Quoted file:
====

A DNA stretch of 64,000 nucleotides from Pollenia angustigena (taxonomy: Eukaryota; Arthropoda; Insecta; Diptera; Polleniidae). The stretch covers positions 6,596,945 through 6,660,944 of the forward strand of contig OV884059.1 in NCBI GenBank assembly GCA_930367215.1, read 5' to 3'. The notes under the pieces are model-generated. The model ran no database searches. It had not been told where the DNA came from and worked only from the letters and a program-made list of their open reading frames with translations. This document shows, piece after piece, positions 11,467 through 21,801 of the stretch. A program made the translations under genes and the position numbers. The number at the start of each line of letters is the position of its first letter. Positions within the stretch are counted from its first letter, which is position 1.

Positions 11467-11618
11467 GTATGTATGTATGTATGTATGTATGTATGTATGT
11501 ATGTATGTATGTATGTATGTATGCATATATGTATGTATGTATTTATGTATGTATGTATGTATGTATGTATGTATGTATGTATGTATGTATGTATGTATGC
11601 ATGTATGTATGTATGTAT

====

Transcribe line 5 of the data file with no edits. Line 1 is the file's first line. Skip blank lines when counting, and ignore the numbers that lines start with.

11601 ATGTATGTATGTATGTAT